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Note:  We try to answer all the questions that come to us but please be patient.  It’s our busy season right now.  We may not get to your post until the weekend.  When you make a post and use the capcha code, it won’t immediately show up.  You see, for every normal person like you that posts, there’s about three advertisements for things your mother wouldn’t approve of.  (We try to keep this a G rated website.)   We have to edit those out.  If you need an answer right away, here are some links that might help:

EIC questions of any kind:  http://www.irs.gov/Individuals/Earned-Income-Tax-Credit-(EITC)-%E2%80%93–Use-the-EITC-Assistant-to-Find-Out-if-You-Should-Claim-it.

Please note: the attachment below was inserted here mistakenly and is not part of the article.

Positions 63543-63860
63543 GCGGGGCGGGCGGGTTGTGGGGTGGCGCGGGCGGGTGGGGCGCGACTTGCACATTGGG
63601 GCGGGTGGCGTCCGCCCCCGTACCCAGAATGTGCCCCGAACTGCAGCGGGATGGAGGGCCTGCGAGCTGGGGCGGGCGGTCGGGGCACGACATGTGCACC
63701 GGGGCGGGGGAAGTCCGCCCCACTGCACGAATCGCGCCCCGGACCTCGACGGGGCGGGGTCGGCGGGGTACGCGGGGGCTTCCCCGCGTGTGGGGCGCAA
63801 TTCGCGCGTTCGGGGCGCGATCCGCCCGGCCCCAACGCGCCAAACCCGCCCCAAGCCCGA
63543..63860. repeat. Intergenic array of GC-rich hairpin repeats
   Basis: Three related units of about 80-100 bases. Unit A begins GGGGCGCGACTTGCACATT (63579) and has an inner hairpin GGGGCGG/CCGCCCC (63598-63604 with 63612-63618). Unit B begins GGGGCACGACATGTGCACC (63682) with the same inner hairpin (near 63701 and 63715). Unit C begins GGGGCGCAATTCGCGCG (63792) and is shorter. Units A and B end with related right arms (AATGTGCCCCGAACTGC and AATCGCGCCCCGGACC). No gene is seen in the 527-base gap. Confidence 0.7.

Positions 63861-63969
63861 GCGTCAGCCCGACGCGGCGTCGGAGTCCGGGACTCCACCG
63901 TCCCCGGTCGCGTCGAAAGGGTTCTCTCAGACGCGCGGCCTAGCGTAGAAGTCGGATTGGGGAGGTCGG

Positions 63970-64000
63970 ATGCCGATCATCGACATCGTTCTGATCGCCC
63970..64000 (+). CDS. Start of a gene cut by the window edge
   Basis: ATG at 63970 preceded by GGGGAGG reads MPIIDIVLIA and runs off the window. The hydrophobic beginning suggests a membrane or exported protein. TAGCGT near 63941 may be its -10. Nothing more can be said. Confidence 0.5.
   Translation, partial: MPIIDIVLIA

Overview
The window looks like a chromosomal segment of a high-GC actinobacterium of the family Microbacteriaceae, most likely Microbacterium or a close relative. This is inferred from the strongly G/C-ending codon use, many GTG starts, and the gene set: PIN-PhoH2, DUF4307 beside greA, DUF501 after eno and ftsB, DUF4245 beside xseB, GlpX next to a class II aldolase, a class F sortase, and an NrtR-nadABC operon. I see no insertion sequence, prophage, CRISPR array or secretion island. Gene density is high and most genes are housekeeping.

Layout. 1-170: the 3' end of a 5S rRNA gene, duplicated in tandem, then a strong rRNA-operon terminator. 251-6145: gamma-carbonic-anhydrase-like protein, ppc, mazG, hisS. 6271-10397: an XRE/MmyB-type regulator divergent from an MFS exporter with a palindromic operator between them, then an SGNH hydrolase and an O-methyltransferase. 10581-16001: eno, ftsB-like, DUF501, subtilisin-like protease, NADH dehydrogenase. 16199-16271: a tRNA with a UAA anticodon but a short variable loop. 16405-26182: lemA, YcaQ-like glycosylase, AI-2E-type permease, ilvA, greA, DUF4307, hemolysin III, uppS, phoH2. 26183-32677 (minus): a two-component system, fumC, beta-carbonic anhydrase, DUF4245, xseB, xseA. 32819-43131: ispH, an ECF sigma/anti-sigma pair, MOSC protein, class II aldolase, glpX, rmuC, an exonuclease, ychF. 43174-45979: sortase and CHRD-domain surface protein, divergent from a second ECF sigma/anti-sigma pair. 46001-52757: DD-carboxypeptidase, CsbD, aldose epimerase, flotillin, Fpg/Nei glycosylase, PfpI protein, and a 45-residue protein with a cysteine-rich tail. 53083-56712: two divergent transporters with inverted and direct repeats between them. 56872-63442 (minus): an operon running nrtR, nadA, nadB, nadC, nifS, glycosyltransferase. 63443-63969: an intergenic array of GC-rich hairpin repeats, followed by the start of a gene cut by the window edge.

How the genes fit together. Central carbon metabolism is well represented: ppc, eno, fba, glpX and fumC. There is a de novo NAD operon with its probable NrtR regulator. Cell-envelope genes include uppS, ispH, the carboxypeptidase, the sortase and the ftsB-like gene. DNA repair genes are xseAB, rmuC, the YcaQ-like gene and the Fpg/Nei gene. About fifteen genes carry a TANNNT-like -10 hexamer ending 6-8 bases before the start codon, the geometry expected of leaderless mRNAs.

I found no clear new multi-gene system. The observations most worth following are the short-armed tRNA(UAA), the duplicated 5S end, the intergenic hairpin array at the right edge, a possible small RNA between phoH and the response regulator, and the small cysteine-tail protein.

How to find free tax preparers:  http://www.irs.gov/Individuals/Free-Tax-Return-Preparation-for-You-by-Volunteers

How to find your local IRS office:  http://www.irs.gov/uac/Contact-Your-Local-IRS-Office-1

If you want to hire us, please call (314) 275-9160 or email us.  We do prepare returns for people all over the country (and a few foreign countries as well.)  We are sorry but we cannot prepare an EIC return for someone outside of the St. Louis area because of the due diligence requirements.

My Ex Claimed My Kid: Now What Do I Do?

January 31, 2011 by Jan Roberg · 1,009 Comments
Filed under: Divorce, Earned Income Credit, Family 

Ex claimed my kidPlease also read “Stolen Children“.

This happens to people all the time.  You go to electronically file your tax return and it gets rejected because someone else has already claimed your child.  What do you do?  I say fight back, and here’s how.

The first step to fighting back is to make sure that you’re in the right.  Ask yourself these questions: